When the lawns at the Amador County Fairgrounds were becoming brown and unsightly just a few weeks before the annual fair in 2013, there wasn’t much the staff could do. The famous street of brightly colored zinnia flowers was in jeopardy and green lawns for fair guests to enjoy were fading away.
The Amador Fair, located in the city of Plymouth, depends on city water for its needs. The lack of funding has hit the fair in many different ways and one of those ways is how to pay for utilities. The water cost at the Amador County Fair is equivalent to gold prices.
Yes, a little overstated, but the amount of water needed for irrigation of the big lawns and landscape can be over the top in cost. How the community stepped in to save the day resulted in a First Place Award for Crisis Management from the Western Fairs Association. The Western Fairs Association awards program is one of the most prestigious in the fair industry.
Local resident, Elden Wait, reached out to the fair and offered unlimited water from his property about 4 miles from the fairgrounds but the Fair would have to find a way to haul that water. Clayton Gregory at Great Water offered their water truck services for minimal cost and the Amador County Fair Foundation offered to pay for the hauling costs to get the water to the fairgrounds and onto the dying lawns and plants.
Truck by truckload, water started coming in 10 hours a day for more than a week — hauling, dumping and going back for more. The city of Plymouth stepped up and offered water from a hydrant with the help of the local fire department to keep the fair’s holding tank full at a very reduced cost when they learned what a predicament the fair was facing with just days to go before the fair opened.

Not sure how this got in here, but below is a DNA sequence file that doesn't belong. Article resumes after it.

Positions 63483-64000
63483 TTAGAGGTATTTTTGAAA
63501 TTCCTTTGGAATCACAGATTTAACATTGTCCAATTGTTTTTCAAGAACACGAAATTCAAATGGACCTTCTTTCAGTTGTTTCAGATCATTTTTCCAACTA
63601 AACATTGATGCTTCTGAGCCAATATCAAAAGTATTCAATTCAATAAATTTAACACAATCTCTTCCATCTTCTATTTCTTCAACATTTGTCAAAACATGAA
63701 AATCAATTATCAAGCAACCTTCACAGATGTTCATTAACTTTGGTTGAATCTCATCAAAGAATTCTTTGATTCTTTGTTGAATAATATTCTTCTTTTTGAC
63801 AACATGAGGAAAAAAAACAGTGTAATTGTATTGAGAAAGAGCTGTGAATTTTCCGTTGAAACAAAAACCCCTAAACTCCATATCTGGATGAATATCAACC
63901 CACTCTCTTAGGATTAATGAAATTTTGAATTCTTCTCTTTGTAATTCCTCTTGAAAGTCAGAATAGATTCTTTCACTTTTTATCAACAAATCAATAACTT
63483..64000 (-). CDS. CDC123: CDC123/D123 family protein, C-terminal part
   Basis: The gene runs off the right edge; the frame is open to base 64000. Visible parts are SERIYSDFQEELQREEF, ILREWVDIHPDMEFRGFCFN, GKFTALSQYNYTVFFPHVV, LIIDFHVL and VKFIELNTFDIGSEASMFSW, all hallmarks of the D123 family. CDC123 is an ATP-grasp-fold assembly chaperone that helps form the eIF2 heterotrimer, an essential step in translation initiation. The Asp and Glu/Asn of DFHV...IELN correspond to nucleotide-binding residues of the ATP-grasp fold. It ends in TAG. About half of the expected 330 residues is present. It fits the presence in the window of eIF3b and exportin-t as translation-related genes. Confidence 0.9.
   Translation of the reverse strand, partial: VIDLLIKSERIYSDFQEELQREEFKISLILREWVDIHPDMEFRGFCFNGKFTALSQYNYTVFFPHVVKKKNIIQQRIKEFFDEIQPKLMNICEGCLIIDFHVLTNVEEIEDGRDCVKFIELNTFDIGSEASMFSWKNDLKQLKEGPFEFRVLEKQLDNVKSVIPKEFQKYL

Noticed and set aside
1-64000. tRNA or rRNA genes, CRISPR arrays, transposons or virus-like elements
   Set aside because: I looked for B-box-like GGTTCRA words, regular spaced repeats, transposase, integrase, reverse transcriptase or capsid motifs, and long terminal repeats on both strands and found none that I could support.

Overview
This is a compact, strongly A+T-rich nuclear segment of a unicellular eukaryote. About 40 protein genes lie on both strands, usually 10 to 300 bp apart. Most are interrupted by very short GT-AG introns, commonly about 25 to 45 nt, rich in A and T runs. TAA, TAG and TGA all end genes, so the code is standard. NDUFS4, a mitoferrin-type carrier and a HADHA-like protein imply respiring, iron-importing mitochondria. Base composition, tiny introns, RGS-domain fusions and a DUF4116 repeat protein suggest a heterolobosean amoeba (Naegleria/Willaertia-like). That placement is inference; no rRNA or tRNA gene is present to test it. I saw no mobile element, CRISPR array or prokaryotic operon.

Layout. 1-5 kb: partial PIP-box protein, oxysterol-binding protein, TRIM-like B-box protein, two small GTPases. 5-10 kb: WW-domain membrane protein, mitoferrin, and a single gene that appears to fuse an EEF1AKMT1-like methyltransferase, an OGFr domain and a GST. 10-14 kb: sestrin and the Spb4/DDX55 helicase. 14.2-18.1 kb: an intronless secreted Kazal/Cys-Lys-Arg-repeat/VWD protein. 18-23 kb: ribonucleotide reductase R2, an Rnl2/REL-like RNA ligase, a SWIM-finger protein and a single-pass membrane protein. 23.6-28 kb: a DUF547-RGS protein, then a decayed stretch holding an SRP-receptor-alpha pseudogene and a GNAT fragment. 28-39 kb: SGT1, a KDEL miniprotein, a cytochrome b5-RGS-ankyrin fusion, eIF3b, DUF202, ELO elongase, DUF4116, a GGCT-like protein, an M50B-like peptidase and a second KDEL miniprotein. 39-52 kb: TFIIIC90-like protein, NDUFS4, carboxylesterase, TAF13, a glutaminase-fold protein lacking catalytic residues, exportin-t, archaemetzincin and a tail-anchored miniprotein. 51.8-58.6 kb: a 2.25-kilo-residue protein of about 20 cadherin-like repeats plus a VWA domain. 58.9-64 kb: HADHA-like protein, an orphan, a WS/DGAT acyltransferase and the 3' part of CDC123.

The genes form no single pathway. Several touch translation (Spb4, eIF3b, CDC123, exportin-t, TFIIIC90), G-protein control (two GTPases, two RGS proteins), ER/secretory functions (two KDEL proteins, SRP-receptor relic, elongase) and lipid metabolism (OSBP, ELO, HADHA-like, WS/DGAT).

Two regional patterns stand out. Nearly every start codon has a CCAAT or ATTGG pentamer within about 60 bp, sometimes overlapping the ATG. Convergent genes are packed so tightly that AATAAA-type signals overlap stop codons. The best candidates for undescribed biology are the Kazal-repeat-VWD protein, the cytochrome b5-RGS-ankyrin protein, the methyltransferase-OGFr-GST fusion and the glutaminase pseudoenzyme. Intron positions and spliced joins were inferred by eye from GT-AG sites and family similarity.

Thanks to Wait for the water, Great Water for the hauling, the city of Plymouth for stepping up in the crisis, and the foundation and friends, the crisis was averted and the fair opened with green lawns and beautiful flower gardens.
“We have seen over and over how the community loves the Amador County Fair and they step up when the going is tough. We continue to work diligently to save the fair following the extreme funding cuts by the state and we believe the citizens of Amador County can do the job,” stated Troy Bowers, CEO. “As our 2014 theme affirms — “There’s No Place Like Home” in Amador County.
In addition, the fair was awarded a first place for Innovative Marketing, second place for color newspaper ads, its 75th anniversary poster and the Baxter Black Foundation event. Third place awards were received for radio advertising and black and white newspaper ads.
For more information on the Amador County Fair visit AmadorCountyFair.com. The Fair will be held July 24-27.